Monthly Archives: February 2011
In 2009, ABC Network launched Cougar Town, one of the funniest, most well-written sitcoms on television. Courtney Cox (of Friends fame), and the rest of the ensemble cast brilliantly bring each character to life. On the heels of Cougar Town’s success, ABC Network has once again gone back to the Friends well for their new sitcom, Mr. Sunshine, which stars Matthew Perry as Ben Donovan.
Perry’s character is the General Manager of the Sunshine Center, a second-rate sports arena in San Diego. While the name of the character has changed, Ben Donovan could have easily been cast as Chandler Bing in his new career. He is well-suited for this role, but Mr. Sunshine doesn’t shine as brightly as Cox does in Cougar Town, which is not necessarily an indictment of his acting ability.
The Cougar Town cast was as perfectly assembled as the cast of Friends was. The roles of the characters on Mr. Sunshine are still being developed, but it didn’t take long to realize that Allison Janney’s character, Crystal Cohen (owner of the Sunshine Center), will be the one to receive most of the accolades if the show takes off.
Janney’s character is wildly inappropriate, has little to no filter and is almost as politically incorrect as Archie Bunker. She plays the role perfectly, and even though she is not the focal point of the show, you can’t help but look forward to hearing what she will say next.
In the pilot episode, before hosting a charity event for Himalayan children because someone was bitten by one of the dogs at the Himalayan dog track that she invested in, Crystal Cohen wanted to make sure that the event would put her in a positive light.
“Now Alonzo” she said, “Make sure that you have a good mix of kids for the photo op. You know…black, white…the Himalayas are in Asia, right? Get me an Asian kid. Oh, and I’m going to need some kind of trophy. Have the Asian child hand me some kind of a trophy.”
In the second episode, a number of blind children were invited to attend a concert at the Sunshine Center. Upon leaving the room full of blind children, Cohen very casually said…
“I envy the blind. I sometimes think that I too would give my sight to play the piano that way.”
Overall, Mr. Sunshine is a quirky sitcom centered around a series of unlikely scenarios and sometimes outrageous dialog. Because there is a different event each week at the Sunshine Center, there will be no shortage of potential storylines.
The show is not as clever or well-written as Cougar Town, but it has its share of laughs, and offers ABC Network the potential to fill a regular time slot with a sitcom anchored by another former Friends cast member.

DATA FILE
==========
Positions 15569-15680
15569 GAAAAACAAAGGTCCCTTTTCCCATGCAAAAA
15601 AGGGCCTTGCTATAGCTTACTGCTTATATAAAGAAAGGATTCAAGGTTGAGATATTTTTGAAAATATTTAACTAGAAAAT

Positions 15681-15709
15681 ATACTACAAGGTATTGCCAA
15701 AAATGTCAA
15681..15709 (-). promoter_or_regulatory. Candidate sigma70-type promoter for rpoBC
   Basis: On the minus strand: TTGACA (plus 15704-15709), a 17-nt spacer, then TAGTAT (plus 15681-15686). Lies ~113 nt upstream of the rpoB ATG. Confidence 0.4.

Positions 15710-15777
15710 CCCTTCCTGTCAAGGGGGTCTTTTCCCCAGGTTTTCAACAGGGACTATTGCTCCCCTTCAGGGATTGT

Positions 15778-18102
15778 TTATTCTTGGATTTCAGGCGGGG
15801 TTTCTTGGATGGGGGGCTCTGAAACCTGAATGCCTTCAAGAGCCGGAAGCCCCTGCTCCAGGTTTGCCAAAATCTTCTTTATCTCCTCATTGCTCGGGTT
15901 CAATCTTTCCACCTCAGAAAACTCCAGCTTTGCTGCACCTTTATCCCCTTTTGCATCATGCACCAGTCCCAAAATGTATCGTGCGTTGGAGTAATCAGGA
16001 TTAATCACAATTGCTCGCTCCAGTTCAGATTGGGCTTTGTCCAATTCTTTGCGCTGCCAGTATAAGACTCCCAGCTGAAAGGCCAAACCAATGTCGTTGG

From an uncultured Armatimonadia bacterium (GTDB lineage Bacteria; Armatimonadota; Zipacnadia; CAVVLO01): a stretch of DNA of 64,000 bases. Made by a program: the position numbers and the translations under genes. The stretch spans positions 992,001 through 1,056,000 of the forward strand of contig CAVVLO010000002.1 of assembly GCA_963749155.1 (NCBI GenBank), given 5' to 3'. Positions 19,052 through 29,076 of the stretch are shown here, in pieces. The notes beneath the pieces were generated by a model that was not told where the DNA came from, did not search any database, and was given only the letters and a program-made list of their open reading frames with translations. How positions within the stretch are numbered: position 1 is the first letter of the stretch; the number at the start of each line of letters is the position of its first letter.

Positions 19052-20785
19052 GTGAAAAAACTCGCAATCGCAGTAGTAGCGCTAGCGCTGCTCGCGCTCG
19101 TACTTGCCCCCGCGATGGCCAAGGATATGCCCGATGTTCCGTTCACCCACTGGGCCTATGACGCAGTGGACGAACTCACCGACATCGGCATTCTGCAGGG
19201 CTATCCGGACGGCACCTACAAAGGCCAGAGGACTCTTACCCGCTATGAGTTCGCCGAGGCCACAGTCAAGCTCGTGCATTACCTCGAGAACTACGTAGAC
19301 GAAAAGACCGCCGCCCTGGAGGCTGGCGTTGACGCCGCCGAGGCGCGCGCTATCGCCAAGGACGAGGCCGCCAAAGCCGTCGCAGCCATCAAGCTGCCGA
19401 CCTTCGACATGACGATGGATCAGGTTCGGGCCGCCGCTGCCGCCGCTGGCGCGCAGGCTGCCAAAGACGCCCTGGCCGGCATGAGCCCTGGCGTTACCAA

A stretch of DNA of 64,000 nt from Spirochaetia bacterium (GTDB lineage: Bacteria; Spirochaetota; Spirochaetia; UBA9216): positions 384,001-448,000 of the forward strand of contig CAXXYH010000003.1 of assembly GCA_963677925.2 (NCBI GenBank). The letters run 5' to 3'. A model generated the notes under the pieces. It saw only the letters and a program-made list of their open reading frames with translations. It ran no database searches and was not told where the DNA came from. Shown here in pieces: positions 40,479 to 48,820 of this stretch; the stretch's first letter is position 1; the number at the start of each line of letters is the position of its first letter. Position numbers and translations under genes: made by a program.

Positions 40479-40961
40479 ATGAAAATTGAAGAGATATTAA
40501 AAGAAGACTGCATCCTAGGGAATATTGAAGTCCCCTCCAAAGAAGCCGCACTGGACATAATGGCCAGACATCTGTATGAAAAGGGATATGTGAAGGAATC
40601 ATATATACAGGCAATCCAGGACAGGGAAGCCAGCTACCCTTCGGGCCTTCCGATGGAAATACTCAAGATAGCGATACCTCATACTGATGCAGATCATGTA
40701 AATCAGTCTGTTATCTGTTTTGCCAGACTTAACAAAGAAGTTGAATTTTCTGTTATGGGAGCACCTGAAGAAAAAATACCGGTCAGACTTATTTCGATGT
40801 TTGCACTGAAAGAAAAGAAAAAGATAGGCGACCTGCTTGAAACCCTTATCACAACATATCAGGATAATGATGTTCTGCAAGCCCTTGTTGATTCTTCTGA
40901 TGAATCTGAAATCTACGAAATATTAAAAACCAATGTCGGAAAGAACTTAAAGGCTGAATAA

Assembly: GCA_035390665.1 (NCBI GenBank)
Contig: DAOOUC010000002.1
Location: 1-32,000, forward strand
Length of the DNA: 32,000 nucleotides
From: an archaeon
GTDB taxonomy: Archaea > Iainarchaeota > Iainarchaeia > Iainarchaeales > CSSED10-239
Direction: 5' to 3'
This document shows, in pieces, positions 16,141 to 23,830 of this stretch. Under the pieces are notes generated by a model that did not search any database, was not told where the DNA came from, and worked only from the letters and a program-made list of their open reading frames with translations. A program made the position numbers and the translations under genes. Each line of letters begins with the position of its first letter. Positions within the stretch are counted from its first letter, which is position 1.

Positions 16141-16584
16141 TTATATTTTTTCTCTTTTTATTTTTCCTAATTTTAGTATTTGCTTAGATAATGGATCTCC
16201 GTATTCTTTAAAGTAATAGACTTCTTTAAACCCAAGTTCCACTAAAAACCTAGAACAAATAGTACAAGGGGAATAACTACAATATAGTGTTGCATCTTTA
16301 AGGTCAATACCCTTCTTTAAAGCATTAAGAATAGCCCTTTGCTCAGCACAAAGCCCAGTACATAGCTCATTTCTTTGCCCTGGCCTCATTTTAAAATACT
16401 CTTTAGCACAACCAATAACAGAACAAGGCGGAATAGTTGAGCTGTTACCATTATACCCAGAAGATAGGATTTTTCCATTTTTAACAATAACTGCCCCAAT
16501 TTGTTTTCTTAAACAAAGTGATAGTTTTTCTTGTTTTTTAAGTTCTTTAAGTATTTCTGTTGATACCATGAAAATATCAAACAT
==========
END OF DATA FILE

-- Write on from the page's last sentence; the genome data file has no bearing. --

For ten years, millions of people tuned into NBC every Thursday night to hang out with Ross, Rachel, Monica, Phoebe, Chandler and Joey. We saw them go from single in the city to married with children and moving to the suburbs.
Television shows that last as long as Friends don’t come around very often because it is hard to keep things fresh and entertaining for viewing audiences. It’s difficult to go out on top, but Friends managed to do so.
Once the show went off the air, the cast members faced the challenge of moving on to other roles while being typecast as their respective Friends characters. It is the blessing and the curse that actors face when becoming a particular character in the eyes of the world.
The cast members of Friends have enjoyed varying degrees of success since taking their last sip of coffee at Central Perk.
The following is a report card of each cast member’s post-Friends career (in ascending order):
Schwimmer has not done enough in television or movies to be fairly evaluated. His most notable role since Friends ended only features his voice (Melman the Giraffe in the Madagascar movies). Aside from a handful of forgettable cameo roles on television, and a couple of movies that were far from blockbusters, Schwimmer has been virtually non-existent to any fan that hasn’t gone to see him acting on stage.
When Friends ended, so to did the lives of most of the characters. The only exception being Matt LeBlanc’s character, Joey Tribbiani, who moved out to Hollywood. For 46 episodes, Friends fans were given the opportunity to see what Joey’s life was like living without his five closest friends.
The show named after his character, Joey, struggled to find its way early on, but eventually settled into becoming a decent sitcom. However, it was far from successful.